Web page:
Fleetwood's 22-under total left him two shots ahead of Fisher and four shots clear of Rory McIlroy and Matthew Fitzpatrick. After entering the week ranked No. 18, Fleetwood is expected to move to at least No. 12 in the world when the new rankings are published.

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Garcia cruises to five-shot win in Singapore

By Associated PressJanuary 21, 2018, 12:10 pm

SINGAPORE - Sergio Garcia played 27 holes on the last day without dropping a shot to win the Singapore Open by five strokes Sunday in an ominous display of his newfound self-belief as he prepares to defend his Masters title.

Still brimming with confidence after claiming his first major title at Augusta National last year, Garcia started his new season with a runaway victory at the Sentosa Golf Club, finishing at 14-under 270.

Returning to the course just after dawn to complete his third round after play was suspended on Saturday because of lightning strikes, Garcia finished his last nine holes in 4 under for a round of 66 to take a one-shot lead into the final round.

With organizers desperate to avert the constant threat of more bad weather and finish the tournament on time, Garcia promptly returned to the first tee shortly after and fired a flawless 3-under 68, cruising to victory with 10 straight pars as his rivals floundered in the stifling humidity.

''It may have looked easy, but it wasn't easy. You still have to hit a lot of good shots out there,'' Garcia said. ''It's always great to start with a win, to do it here at this golf course against a good field in Asia on conditions that weren't easy. Hopefully I can ride on this momentum.''

Garcia's closest rivals at the end were Japan's Satoshi Kodaira (71) and South African Shaun Norris (70). Both birdied the last hole to share second spot but neither was ever close enough on the last day to challenge the leader.


Full-field scores from the Singapore Open


''I could not reach Sergio. I was thinking, 12 or 13 under for the win, but he went beyond that,'' Kodaira said.

Jazz Janewattananond (71) and his fellow Thai Danthai Bonnma (73) finished equal fourth at 8 under, earning themselves a spot in this year's British Open, while American Sean Crocker, who was given an invitation to the event after turning pro late last year, also won a place at Carnoustie by finishing in a tie for sixth.

Garcia made just three bogeys in 72 holes and his victory provided the 38-year-old with the 33rd title of his professional career and his sixth on the Asian Tour.

He has also won three titles in the last 12 months, including the Masters, and his game looks to be in better shape now than it was a year ago.

He credits the Singapore Open as having played a part in toughening him up for Augusta National because of the steamy conditions and the testing stop-start nature of the tournament, which is regularly stopped because of inclement weather.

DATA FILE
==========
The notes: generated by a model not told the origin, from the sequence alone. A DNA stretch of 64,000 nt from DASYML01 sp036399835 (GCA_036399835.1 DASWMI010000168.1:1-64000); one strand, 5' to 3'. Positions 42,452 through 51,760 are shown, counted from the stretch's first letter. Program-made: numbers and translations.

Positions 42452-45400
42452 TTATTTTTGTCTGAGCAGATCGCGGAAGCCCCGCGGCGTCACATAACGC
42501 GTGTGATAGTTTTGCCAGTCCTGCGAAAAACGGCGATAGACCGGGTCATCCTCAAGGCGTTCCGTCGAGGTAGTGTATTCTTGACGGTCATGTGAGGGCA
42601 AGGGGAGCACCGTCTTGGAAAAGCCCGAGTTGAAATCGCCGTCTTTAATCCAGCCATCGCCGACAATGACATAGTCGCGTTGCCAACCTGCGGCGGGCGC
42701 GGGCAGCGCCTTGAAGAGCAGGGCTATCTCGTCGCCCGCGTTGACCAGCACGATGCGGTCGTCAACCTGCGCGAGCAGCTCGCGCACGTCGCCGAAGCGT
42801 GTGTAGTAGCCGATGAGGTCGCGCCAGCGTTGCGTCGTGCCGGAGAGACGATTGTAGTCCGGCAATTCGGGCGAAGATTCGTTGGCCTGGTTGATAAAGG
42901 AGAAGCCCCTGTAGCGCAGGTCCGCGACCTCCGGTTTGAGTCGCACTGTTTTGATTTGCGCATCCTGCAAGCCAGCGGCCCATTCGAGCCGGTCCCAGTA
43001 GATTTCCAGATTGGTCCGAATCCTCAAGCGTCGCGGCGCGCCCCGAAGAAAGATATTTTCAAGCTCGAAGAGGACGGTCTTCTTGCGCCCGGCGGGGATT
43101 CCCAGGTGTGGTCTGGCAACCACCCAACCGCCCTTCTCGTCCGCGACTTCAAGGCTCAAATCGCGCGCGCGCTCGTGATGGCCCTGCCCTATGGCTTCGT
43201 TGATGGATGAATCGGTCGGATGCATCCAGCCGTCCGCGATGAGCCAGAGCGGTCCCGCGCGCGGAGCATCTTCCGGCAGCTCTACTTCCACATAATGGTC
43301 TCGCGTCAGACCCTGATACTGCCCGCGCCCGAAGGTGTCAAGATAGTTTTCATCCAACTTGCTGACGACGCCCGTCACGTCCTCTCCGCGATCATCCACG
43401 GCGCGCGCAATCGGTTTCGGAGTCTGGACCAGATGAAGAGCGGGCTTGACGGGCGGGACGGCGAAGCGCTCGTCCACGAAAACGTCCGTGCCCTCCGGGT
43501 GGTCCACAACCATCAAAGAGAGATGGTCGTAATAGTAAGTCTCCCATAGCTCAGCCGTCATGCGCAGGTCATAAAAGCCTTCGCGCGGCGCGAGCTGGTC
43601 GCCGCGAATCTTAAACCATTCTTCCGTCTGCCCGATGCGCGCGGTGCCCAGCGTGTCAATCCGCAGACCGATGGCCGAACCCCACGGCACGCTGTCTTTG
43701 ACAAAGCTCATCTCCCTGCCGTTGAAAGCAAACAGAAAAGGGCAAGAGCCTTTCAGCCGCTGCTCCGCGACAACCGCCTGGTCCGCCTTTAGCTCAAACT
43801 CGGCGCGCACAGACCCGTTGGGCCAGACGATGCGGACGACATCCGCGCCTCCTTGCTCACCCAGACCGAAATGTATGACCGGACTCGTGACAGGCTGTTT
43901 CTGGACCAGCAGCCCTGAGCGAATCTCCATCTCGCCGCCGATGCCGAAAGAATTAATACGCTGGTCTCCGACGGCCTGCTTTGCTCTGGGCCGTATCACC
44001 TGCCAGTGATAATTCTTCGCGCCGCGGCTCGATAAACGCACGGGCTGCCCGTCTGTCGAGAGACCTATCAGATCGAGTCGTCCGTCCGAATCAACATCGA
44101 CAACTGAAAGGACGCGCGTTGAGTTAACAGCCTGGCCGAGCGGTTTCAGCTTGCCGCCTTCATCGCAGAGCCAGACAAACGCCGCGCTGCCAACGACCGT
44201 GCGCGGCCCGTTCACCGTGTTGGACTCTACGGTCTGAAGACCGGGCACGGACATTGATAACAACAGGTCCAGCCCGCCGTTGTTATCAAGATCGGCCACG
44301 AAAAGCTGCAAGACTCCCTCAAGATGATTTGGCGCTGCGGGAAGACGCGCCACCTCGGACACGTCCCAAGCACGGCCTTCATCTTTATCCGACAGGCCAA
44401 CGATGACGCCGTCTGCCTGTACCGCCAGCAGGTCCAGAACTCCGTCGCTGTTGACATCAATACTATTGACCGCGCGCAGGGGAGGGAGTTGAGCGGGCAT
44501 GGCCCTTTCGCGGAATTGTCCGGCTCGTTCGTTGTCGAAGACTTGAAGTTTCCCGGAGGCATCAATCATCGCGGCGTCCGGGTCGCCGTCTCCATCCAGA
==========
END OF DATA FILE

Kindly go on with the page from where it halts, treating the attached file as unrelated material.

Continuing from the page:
Although he finished tied for 11th in Singapore a year ago, Garcia won the Dubai Desert Classic the next week and was in peak form when he won the Masters two months later.

"I'm extremely happy with how the week went. It was a tough day and a tough week, with the stopping and going. Fortunately, the weather held on. Still, it was hard to play 27 holes under this heat and I can't wait to get a cold shower,'' Garcia said. ''I came with some good confidence and wishing that I will play well. I hit the ball solid the whole week and didn't miss many shots.''

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Kelly beats Monty with two-shot swing on final hole

By Associated PressJanuary 21, 2018, 3:21 am

KAILUA-KONA, Hawaii – Jerry Kelly made an 18-foot birdie putt on the final hole, Colin Montgomerie missed a 6-footer for par and Kelly turned a one-shot deficit into a victory Saturday in the Mitsubishi Electric Championship, the season opener on the PGA Tour Champions.

After Kelly drove it well right into lava rocks on the par-4 16th, leading to bogey and giving Montgomerie the lead, Montgomerie made a mistake with his tee shot on the last, finding a fairway bunker. Montgomerie's approach went over the green and after Kelly converted his birdie, the 54-year-old Scot jammed his par putt well past the hole.


Full-field scores from the Mitsubishi Electric Championship


It was the third win on the over-50 tour for the 51-year-old Kelly, who finished tied for 14th last week at the PGA Tour's Sony Open in Honolulu. That gave him confidence as he hopped over to the Big Island for his tournament debut at Hualalai. The limited-field event includes winners from last season, past champions of the event, major champions and Hall of Famers.

Kelly closed with a 6-under 66 for a three-day total of 18-under 198. Montgomerie shot 69. David Toms shot 67 and finished two shots back, and Miguel Angel Jimenez was another stroke behind after a 66.

Bernhard Langer, defending the first of his seven 2017 titles, closed with a 70 to finish at 10 under.

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Rahm manages frustration, two back at CareerBuilder

By Randall MellJanuary 21, 2018, 1:21 am

Jon Rahm managed the winds and his frustrations Saturday at the CareerBuilder Challenge to give himself a chance to win his fourth worldwide title in the last year.

Rahm’s 2-under-par 70 on the PGA West Stadium Course left him two shots off the lead going into the final round.

“I wasn’t really dealing with the wind that much,” Rahm said of his frustrations. “I was dealing with not being as fluid as I was the last two days.”


Full-field scores from the Career Builder Challenge

CareerBuilder Challenge: Articles, photos and videos


The world’s No. 3 ranked player opened with a 62 at La Quinta Country Club on Thursday and followed it up with a 67 on Friday at PGA West. He made six birdies and four bogeys on the Stadium Course on Saturday.

“The first day, everything was outstanding,” Rahm said. “Yesterday, my driver was a little shaky but my irons shots were perfect. Today, my driver was shaky and my irons shots were shaky. On a course like this, it’s punishing, but luckily on the holes where I found the fairway I was able to make birdies.”

Rahm is projected to move to No. 2 in the world rankings with a finish of sixth or better on Sunday.